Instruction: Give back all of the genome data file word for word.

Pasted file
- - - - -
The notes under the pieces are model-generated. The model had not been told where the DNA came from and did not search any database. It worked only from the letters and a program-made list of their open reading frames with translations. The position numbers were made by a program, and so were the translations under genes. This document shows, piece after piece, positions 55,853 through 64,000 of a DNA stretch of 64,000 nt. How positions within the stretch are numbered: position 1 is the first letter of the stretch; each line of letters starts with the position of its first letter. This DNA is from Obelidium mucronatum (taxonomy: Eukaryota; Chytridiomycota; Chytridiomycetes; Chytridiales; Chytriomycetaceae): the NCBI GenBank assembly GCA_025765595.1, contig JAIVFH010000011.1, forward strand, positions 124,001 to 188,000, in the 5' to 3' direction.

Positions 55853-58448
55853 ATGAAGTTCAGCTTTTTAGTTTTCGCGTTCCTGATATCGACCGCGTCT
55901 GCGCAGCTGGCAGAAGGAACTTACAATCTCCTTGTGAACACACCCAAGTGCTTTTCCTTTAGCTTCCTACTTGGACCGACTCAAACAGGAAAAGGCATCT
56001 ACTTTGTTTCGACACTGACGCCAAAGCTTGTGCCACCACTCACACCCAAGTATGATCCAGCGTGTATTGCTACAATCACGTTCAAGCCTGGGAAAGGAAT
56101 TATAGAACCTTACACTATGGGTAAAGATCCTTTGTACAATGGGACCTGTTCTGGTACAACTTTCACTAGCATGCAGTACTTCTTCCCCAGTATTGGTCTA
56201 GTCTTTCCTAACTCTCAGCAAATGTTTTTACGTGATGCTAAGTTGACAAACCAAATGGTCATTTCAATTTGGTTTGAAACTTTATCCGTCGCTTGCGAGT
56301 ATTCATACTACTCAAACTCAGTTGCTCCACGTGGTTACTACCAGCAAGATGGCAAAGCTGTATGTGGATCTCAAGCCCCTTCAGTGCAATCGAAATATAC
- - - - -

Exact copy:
The notes under the pieces are model-generated. The model had not been told where the DNA came from and did not search any database. It worked only from the letters and a program-made list of their open reading frames with translations. The position numbers were made by a program, and so were the translations under genes. This document shows, piece after piece, positions 55,853 through 64,000 of a DNA stretch of 64,000 nt. How positions within the stretch are numbered: position 1 is the first letter of the stretch; each line of letters starts with the position of its first letter. This DNA is from Obelidium mucronatum (taxonomy: Eukaryota; Chytridiomycota; Chytridiomycetes; Chytridiales; Chytriomycetaceae): the NCBI GenBank assembly GCA_025765595.1, contig JAIVFH010000011.1, forward strand, positions 124,001 to 188,000, in the 5' to 3' direction.

Positions 55853-58448
55853 ATGAAGTTCAGCTTTTTAGTTTTCGCGTTCCTGATATCGACCGCGTCT
55901 GCGCAGCTGGCAGAAGGAACTTACAATCTCCTTGTGAACACACCCAAGTGCTTTTCCTTTAGCTTCCTACTTGGACCGACTCAAACAGGAAAAGGCATCT
56001 ACTTTGTTTCGACACTGACGCCAAAGCTTGTGCCACCACTCACACCCAAGTATGATCCAGCGTGTATTGCTACAATCACGTTCAAGCCTGGGAAAGGAAT
56101 TATAGAACCTTACACTATGGGTAAAGATCCTTTGTACAATGGGACCTGTTCTGGTACAACTTTCACTAGCATGCAGTACTTCTTCCCCAGTATTGGTCTA
56201 GTCTTTCCTAACTCTCAGCAAATGTTTTTACGTGATGCTAAGTTGACAAACCAAATGGTCATTTCAATTTGGTTTGAAACTTTATCCGTCGCTTGCGAGT
56301 ATTCATACTACTCAAACTCAGTTGCTCCACGTGGTTACTACCAGCAAGATGGCAAAGCTGTATGTGGATCTCAAGCCCCTTCAGTGCAATCGAAATATAC